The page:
Of course, and it may well happen, because we can’t deny that it is difficult for a top athlete to stay lock downed between four walls. It’s difficult for everyone, obviously. But the life of a cyclist, like that of a marathon runner, really is outside. He needs space, nature, to feel the wind in his ears, to see the trees grow. Let’s remember that very few cyclists are city dwellers. So, having been blocked for two months like a hamster certainly affects the mind and physiology of some. How are they going to react to that? We are not sure. We will find out in the coming months. We can expect that there will be very good surprises but also bad ones, but we cannot foresee it, we cannot immediately write names down because we don’t have the experience and perspective on the situation. It’s the first time this has happened. That being said, I’m not interested in speculating upon it. Today, the goal is to be competitive on August 1, and to be competitive over the three and a half months of the season that will be left of us. I don’t want to think about what can go wrong, because I only want to think of the good things that we will be able to achieve and look at the positive side of the situation.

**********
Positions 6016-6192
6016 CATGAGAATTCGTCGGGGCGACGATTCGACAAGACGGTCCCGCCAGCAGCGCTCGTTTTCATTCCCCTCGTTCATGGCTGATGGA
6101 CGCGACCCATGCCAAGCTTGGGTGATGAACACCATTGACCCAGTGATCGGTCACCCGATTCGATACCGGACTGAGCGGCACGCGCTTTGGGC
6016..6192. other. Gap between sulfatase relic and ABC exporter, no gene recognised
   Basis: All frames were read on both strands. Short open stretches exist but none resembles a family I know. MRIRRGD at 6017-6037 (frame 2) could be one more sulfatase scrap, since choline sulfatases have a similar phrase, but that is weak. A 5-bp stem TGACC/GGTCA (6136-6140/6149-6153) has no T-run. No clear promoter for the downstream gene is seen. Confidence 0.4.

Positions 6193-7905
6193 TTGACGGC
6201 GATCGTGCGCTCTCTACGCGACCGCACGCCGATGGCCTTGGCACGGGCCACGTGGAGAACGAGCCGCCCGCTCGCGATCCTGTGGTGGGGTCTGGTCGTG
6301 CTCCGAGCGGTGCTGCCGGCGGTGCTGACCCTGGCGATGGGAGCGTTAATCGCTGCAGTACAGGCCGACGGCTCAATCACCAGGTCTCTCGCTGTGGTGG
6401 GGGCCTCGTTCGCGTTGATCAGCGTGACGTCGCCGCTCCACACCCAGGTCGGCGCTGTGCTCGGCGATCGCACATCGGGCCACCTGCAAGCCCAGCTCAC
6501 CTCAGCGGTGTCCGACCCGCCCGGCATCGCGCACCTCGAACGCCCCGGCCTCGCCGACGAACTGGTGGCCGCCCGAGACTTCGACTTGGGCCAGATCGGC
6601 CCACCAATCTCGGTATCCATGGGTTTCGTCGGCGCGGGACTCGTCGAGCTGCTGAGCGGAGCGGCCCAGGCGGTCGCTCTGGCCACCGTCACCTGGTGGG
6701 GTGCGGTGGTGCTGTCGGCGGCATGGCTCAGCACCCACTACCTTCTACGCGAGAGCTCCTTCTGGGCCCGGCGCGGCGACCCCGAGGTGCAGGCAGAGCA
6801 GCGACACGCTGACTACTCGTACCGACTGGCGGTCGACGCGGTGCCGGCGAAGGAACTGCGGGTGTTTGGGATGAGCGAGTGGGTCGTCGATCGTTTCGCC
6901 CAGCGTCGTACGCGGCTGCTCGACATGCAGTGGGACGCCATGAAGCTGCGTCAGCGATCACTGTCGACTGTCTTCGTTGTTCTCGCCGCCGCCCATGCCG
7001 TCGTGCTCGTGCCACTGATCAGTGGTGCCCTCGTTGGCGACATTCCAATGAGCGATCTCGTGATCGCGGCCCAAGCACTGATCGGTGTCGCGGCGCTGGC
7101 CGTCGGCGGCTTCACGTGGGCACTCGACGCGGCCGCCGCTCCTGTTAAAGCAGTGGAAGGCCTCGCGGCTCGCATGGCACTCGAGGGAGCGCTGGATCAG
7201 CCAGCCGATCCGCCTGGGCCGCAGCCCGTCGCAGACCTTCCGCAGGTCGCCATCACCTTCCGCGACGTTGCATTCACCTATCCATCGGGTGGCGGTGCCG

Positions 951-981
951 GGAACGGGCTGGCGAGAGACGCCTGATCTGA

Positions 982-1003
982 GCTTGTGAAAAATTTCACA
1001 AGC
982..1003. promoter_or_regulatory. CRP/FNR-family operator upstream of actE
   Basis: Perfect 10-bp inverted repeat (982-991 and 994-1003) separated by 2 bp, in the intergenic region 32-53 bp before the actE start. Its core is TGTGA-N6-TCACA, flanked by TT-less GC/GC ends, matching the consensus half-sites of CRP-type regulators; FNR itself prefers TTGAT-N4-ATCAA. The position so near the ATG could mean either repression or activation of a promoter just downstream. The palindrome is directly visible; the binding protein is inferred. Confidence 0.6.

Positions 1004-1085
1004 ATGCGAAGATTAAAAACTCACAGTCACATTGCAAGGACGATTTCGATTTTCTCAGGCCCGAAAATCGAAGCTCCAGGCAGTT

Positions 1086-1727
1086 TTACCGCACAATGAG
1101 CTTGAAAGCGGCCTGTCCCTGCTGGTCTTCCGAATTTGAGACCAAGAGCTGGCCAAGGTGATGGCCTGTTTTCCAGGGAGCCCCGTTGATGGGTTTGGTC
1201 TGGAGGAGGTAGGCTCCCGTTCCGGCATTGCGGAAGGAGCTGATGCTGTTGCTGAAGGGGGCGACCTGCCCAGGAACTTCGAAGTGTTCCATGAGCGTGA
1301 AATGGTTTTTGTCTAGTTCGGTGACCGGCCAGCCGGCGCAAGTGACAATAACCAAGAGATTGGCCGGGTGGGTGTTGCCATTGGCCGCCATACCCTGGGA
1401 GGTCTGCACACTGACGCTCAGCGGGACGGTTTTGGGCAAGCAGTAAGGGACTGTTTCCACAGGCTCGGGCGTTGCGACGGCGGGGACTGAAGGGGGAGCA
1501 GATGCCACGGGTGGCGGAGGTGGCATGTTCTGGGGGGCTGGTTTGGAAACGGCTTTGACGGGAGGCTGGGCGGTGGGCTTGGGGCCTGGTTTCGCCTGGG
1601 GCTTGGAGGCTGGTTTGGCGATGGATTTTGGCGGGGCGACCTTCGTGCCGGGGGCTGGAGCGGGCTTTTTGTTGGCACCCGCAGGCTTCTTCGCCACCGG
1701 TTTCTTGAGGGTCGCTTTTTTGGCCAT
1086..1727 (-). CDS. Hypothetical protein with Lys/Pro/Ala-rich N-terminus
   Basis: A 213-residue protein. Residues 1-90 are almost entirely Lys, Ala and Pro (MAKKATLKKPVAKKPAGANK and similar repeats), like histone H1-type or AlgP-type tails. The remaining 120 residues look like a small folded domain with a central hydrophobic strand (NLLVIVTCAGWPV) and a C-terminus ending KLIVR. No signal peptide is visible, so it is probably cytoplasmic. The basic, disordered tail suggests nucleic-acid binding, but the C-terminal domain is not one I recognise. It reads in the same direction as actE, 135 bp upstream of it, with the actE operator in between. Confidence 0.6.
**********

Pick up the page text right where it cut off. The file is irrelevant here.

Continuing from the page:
What will the upcoming weeks be about for you, the sports directors?